You’re cuddled on the couch, petting your furry friend, and it happens: you feel a lump. Suddenly, your mind is racing with questions. Is it new? Is it growing? And worst of all, is it cancer? Maybe, but maybe not. There are a whole host of conditions that can cause lumps and bumps to appear on aging pets. Many of these conditions appear similar, and it can be difficult to tell them apart by appearance alone. Fortunately, a veterinary exam and a few simple tests can usually diagnose the problem. Your veterinarian may choose to perform a fine needle aspirate, which involves using a needle to remove a few cells from the lump and examining them under a microscope, or a biopsy, which involves either removing a small piece of the lump or the entire mass for further evaluation. Listed below are some of the most commonly diagnosed lumps and bumps:
Non-cancerous lumps in pets:
These are often caused by infections or allergic reactions and can be cleared with medication or other treatments.
–Sebaceous cysts: smooth, round bumps (similar to a pimple) that are caused by a blocked oil gland in the skin and can be painful if they get large.
–Warts (papillomas): small, cauliflower-like growths around the mouth caused by a viral infection, usually found in young dogs.
–Abscess: a collection of pus under the skin caused by an infection following a bite or injury.
Tumors: A tumor is simply an abnormal growth of cells, and they can be benign or malignant (cancerous). Some malignant tumors can spread throughout the body and endanger the life of your pet. They are often treated with surgery, radiation, and/or chemotherapy. Benign tumors typically do not spread and surgical removal may not be necessary unless they are in a location that bothers your pet.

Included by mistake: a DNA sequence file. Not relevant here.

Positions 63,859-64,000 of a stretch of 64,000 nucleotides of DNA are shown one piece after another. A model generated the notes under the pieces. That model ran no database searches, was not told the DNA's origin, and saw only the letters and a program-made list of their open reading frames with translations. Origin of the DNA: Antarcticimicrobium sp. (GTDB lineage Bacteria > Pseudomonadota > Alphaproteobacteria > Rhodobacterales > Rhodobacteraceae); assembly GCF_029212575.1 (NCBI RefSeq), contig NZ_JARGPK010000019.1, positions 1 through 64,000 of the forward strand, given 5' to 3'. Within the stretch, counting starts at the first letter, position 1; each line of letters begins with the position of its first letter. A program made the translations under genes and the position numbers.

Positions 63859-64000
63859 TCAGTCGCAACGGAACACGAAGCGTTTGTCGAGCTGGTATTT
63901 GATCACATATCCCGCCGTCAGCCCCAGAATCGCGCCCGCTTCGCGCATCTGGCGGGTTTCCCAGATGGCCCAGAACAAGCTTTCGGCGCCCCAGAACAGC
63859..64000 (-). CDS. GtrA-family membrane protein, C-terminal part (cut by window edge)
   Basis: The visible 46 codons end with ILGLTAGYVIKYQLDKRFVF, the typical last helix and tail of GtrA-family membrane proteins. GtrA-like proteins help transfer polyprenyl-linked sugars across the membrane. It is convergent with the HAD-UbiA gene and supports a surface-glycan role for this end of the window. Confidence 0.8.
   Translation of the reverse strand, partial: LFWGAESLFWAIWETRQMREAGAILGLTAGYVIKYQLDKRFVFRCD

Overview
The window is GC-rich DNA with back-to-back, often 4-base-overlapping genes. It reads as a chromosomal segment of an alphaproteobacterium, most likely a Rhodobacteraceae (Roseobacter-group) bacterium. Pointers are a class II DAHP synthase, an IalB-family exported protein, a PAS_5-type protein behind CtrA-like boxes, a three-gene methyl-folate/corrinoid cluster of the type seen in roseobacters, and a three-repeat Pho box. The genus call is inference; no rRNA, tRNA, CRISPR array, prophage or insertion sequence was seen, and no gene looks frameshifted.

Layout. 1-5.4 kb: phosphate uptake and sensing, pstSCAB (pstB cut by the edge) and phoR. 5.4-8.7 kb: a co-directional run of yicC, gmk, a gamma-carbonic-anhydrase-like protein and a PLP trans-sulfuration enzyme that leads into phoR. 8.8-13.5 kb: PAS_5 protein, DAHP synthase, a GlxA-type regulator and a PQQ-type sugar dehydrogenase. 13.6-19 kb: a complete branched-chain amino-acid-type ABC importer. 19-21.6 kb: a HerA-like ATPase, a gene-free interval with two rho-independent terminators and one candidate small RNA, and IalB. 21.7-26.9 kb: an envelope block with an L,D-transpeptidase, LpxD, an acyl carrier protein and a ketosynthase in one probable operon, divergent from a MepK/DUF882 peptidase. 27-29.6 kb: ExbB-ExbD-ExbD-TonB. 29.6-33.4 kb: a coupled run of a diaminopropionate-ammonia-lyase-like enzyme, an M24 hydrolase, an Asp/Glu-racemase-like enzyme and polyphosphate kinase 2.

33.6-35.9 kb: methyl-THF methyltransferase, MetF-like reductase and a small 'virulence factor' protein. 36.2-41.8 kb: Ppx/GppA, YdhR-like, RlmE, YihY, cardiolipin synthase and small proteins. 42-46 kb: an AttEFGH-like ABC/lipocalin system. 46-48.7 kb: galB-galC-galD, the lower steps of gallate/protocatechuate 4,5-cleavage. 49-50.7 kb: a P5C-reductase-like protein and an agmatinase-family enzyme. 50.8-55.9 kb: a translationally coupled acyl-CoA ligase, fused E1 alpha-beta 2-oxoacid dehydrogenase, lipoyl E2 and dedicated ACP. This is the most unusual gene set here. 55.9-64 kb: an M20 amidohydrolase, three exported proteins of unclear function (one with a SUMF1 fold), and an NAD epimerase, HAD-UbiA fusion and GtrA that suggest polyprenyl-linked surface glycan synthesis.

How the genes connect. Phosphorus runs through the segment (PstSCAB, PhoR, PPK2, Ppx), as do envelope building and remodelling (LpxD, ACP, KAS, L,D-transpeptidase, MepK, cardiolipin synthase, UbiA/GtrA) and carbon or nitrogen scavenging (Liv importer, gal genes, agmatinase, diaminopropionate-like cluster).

Common benign tumors in pets:
–Lipomas: soft, movable tumors formed from fat tissue under the skin. They are very common in older dogs, particularly in overweight, large breed females and are usually no surgically removed unless they are causing a problem.
–Skin tags and fibromas: hairless lumps that appear firm and rubbery. They may be on a small “stalk” off the skin.
–Sebaceous gland hyperplasia (adenoma): small, pink, cauliflower-like (bumpy) mass on the skin surface usually found in older dogs, especially Cocker Spaniels.
–Histiocytoma: a raised, pink, hairless mass typically found in dogs less than 2 years old that usually goes away on its own. Also known as the “button” tumor.
Common malignant tumors in pets:
–Malignant melanoma: a dark colored, often ulcerated tumor commonly found around the lips or nail bed.
–Mast cell tumors: varied appearance, often small and soft. These tumors may remain small for long periods of time before suddenly growing rapidly.
–Lymphoma: raised plaques or red patches on the skin, often accompanied by flaky skin or hair loss.
–Squamous cell carcinoma: white plaques on the skin that may bleed or be red and ulcerated. Usually found on areas with minimal hair and lightly pigmented.
–Anal sac apocrine gland tumors: firm masses located in the anal glands on the buttocks.
Of course, this is not an extensive list, and many other diseases and cancers can cause lumps on the skin of aging pets. The best thing to do when you notice a new lump is to schedule a visit with your veterinarian. If the lump appears to be growing rapidly, is red, swollen, or painful, or is filled with pus, schedule that appointment even sooner. Whether the lump is simply a cosmetic nuisance or a dangerous disease, your veterinarian can advise you on the best course of action.
As always, we are here to support you. If there is a topic that you would like us to help you explore, let us know!